The only thing that seems even remotely sustainable is a member-funded effort, where readers contribute money for a "subscription" (for already-public content) or just the joy of knowing they're keeping the thing they enjoy alive. But what does that transaction look like? What are the economics necessary to add a staff person, and how do you keep enough transparency that folks don't turn on you for earning "too much" money? The sad economics of being YouTube famous says it all: the mob hates it when you are successful but is bewildered when you aren't.
This past year I started following Melody Joy Kramer as she asked a seemingly innocent but incredibly profound question: What is a public media? I mulled that over a while. And where I'm at right now is: I think if we can find the crossroads of forums and public media, we might just have a way forward.
Patreon. A number of content creators I enjoy make some or all of their living off it (Zak George, Jeph Jacques & Jupiter Broadcasting to name a few), but it's still a new thing and still getting traction.
I'm not putting this up as the solution, but I was hoping the disposable nature of Dogecoin (or small increments of any other cryptocurrency) would make micro-transactions and Patreon-like regular support easier to swallow. If I knew that x clicks = n¢, I might adjust my clicking rate. If I had an exchange rate between my ¢ and Ð, I personally won't bother with doing the math, and would be fine with my crypto account leaking a dollar here and there to sites I frequented.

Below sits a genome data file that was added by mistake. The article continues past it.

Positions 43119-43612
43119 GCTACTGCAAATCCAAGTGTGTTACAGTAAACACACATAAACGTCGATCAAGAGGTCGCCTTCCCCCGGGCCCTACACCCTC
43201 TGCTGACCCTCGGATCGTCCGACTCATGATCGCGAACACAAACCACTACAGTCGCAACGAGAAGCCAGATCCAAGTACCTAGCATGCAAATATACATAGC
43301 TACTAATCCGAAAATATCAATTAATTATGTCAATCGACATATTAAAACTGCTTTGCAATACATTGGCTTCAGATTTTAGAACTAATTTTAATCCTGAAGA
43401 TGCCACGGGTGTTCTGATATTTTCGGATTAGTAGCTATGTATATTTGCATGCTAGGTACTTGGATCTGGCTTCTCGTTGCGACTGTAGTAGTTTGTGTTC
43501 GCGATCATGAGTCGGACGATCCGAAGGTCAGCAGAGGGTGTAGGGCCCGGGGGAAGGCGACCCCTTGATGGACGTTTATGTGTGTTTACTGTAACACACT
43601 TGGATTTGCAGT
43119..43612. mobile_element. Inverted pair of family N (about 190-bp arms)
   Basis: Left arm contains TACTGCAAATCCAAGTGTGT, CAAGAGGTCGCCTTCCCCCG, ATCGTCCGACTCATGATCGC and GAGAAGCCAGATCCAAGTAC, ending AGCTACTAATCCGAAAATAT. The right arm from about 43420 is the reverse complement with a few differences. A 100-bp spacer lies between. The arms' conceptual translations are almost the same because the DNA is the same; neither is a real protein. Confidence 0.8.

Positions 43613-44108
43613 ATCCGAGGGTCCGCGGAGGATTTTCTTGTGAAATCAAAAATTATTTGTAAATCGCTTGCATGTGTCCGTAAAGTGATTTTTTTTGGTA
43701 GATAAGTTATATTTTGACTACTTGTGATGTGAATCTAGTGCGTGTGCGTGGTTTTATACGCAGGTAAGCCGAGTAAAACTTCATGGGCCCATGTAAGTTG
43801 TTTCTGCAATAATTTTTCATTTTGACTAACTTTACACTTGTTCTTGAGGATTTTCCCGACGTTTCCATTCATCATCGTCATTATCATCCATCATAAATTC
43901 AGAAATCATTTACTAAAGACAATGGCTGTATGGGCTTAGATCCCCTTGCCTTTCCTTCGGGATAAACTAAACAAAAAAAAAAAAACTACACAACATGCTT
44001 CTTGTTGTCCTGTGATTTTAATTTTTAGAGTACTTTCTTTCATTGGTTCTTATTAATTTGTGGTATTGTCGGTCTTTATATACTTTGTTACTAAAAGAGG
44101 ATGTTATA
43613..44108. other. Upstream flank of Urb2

I've looked at that. But I feel like it suffers the same inherent problem as the other examples I listed: it works for 1-2 people, not a staff. It also puts a layer between you and your members, which makes me extremely reticent. Do you really want to outsource the core component of your revenue generation? If Patreon gets bought out or closes its doors, that entire membership is just gone and now your business is gone too.
The answer is yes. There are 1000s (10,000s? more?) of content creators who can now get paid at very low entry cost to a much wider audience than if they each had to manage their own website and payment platform. You certainly run the risk of Patreon closing or otherwise making it untenable, but this was from people who almost certainly did not have the supporter base before or used ads, etc.
I'm experimenting with using Patreon as a solo author (plug). I can't imagine trying to use it for a business, especially if you are dealing with lots of money, like enough to pay a real staff, since Patreon takes a not insignificant cut.
I agree, and I don't think it's a bad service. I'm asking if it makes sense to stake the careers of non-partners on it, or if there is even anyone doing that. Every project I've seen on there is staffed entirely the owner(s) / partners. I don't see anything like "This Patreon is for my media company with a staff of 5". And I'm not convinced anyone on Patreon is looking to buy into that model.